The deprivation theory also provides explanation of racial disparities in health and criminal justice system contact in the United States. According to the theory, rates of illness and criminal justice system contact should be greater for racial and ethnic groups experiencing higher rates of poverty and other forms of resource deprivation. Consistent with this argument, racial groups with the highest poverty rates (e.g., African Americans) have illness, mortality and incarceration rates substantially greater than groups with lower poverty rates (e.g., Whites, Asian Americans) (Carson, 2018; Macartney, Bishaw, & Fontenot, 2013; National Center for Health Statistics, 2016; Puzzanchera & Hockenberry, 2018; The Sentencing Project, 2017). Moreover, studies suggest that racial and ethnic disparities in crime, arrest, and health are associated with racial-ethnic differences in socioeconomic deprivation (Kirk, 2008; McNulty & Bellair, 2003; Williams & Sternthal, 2010).
A second common cause argument asserts that racial discrimination explains the disproportionate racial/ethnic concentration of disease, crime, arrests, and incarceration. It links historic and contemporary manifestations of systemic racism—slavery, Jim Crow, anti-miscegenation laws, school segregation, discriminatory bank-lending, gerrymandering, vote-suppression, white-flight, and residential segregation—to forms of racial inequality. Thus, it offers explanation for why the pattern of racial and ethnic disparities is similar for outcomes as diverse as health/illness and criminal justice system exposure (Phelan & Link, 2015; Barkan & Rocque, 2018; Burch, 2014; Ousey, 2017; Ousey & Lee, 2008; Williams & Collins, 2001; Kramer & Hogue, 2009). It also offers a theory of relative disadvantages faced by different racial and ethnic groups. In the United States, systemic racial discrimination has most severely impacted African Americans, accounting for why they tend to experience the greatest disadvantages in many social outcomes, including health and criminal justice. Finally, as was true for the resource deprivation perspective, this theory suggests that racial discrimination affects health and criminal justice outcomes through a host of intervening mechanisms, but clearly asserts systemic racism as the “fundamental” cause (Barkan & Rocque, 2018; Phelan & Link, 2015).
The theory of racial discrimination draws general empirical support from research which links a salient form of systemic racism, racial residential segregation, to various health and crime/criminal justice outcomes including: greater overall morbidity and mortality rates (Kramer & Hogue, 2009; Williams & Collins, 2001; Williams & Sternthal, 2010), higher rates of incarceration (Burch, 2014), elevated crime rates among African Americans (Feldmeyer, 2010; Krivo, Peterson, & Kuhl, 2009; Peterson & Krivo, 1993; Shihadeh & Flynn, 1996), greater between-race disparities in infant mortality and preterm births (Bird, 1995; LaVeist, 1989; Osypuk & Acevedo-Garcia, 2008; Polednak, 1991), more substantial racial disparity in homicide rates (Velez, Krivo, & Peterson, 2003), and greater black/white disparities in arrests for drug and weapons offenses (Ousey & Lee, 2008). Likewise, it is supported by scholarship showing that individuals with greater personal experiences and perceptions of racial discrimination are more likely to exhibit an array of mental and physical health problems (Williams & Mohammed, 2009), delinquency (Burt, Simons, & Gibbons, 2012), violence (Simons et al., 2006), problematic externalizing behaviors (Unnever, Cullen, & Barnes, 2016), and illegal drug use (Borrell et al., 2007; Gibbons et al., 2007).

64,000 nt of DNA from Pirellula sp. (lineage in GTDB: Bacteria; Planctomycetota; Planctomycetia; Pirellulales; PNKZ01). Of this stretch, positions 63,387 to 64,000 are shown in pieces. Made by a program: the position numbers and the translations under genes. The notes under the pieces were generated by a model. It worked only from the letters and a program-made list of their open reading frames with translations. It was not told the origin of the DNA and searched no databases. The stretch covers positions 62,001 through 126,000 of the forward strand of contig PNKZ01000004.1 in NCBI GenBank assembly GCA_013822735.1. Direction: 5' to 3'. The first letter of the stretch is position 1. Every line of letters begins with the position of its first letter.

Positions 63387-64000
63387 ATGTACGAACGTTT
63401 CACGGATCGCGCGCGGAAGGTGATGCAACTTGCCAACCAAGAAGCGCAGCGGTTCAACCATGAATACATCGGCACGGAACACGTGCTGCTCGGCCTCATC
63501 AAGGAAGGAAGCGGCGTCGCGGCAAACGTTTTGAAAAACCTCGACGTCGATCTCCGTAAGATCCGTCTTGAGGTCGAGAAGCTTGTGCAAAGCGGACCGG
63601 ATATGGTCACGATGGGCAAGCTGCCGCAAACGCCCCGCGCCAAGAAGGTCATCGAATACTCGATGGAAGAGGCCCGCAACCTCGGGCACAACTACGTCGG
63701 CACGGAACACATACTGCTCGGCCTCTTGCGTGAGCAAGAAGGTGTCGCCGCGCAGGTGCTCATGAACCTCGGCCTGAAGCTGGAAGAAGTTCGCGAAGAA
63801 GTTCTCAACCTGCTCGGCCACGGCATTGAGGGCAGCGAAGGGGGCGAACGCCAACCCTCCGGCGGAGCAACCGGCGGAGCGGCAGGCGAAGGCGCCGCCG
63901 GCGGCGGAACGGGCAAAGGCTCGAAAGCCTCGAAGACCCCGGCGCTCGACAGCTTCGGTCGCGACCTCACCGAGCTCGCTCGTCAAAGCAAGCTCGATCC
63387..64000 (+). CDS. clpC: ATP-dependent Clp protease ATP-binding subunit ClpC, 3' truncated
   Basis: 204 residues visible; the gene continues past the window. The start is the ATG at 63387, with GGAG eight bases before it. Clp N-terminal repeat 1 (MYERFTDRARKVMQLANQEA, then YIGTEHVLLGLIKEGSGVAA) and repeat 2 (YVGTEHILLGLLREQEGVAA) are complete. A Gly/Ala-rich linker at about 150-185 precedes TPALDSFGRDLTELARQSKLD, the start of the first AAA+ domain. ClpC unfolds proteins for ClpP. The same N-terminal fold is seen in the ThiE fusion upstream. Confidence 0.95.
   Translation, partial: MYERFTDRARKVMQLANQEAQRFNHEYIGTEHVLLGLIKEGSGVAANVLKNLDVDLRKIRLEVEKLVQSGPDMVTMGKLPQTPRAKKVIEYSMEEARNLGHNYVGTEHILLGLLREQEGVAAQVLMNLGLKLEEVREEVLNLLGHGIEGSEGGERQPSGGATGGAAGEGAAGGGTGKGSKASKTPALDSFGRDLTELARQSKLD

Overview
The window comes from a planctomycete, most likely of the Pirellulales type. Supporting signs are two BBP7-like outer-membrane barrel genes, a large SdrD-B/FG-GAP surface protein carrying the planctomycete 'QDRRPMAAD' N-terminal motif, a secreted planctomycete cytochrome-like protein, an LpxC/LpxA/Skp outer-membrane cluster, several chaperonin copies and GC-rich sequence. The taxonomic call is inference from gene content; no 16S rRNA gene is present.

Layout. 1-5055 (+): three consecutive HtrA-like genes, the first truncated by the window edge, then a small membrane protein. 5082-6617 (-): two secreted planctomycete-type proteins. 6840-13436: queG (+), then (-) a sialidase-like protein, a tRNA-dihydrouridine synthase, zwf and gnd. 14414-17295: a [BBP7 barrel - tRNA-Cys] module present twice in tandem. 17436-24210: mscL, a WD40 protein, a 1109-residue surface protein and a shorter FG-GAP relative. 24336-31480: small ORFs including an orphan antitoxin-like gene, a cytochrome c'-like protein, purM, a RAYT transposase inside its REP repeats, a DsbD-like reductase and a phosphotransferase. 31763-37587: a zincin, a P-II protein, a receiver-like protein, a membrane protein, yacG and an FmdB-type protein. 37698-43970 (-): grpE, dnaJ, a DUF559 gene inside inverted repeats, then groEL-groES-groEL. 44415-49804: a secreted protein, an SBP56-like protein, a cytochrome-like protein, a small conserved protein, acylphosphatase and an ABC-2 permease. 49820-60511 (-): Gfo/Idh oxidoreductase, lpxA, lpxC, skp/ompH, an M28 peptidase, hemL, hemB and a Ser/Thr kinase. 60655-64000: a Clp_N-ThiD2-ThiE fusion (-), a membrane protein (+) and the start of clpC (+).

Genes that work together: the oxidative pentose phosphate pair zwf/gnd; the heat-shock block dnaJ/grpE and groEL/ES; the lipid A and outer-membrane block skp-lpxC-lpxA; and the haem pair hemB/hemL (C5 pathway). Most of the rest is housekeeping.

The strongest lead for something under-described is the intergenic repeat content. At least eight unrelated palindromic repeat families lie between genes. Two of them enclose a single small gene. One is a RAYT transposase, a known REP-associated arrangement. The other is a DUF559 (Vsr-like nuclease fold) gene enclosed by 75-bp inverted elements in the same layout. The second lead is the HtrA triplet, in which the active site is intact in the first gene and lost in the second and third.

Not all common cause explanations identify social-structural factors. An alternative suggests that specific individual-level characteristics produce greater risks of negative health outcomes and criminal justice system exposure. One example is Gottfredson and Hirschi’s (1990) self-control theory. It assumes individuals are motivated by self-interest and seek to satisfy needs and wants quickly. Unhealthy eating, improper hygiene, promiscuity, lying, stealing, and aggression can help satisfy short-term needs, but at the cost of increased risk of illness, of legal consequences, and of shortening the life-span. The person with low self-control has difficulty seeing and properly weighing those costs. Since our society values health, law abidance and longevity, its task is teaching individuals to respect those values and exercise constraints needed for their attainment. Individuals must learn to correctly weigh future costs against their desires for immediate pleasure. According to Gottfredson and Hirschi’s theory, self-control should emerge in kids between ages 5 and 10 as parents monitor their behavior and correct wrongdoing with appropriate sanctions. Proper parenting teaches that the pursuit of self-interest must be restrained in ways that limit risks of disease, jail and early death. However, because parenting is not always effective some individuals remain low in self-control and experience higher risks of criminal behavior, criminal justice exposure, and negative health consequences.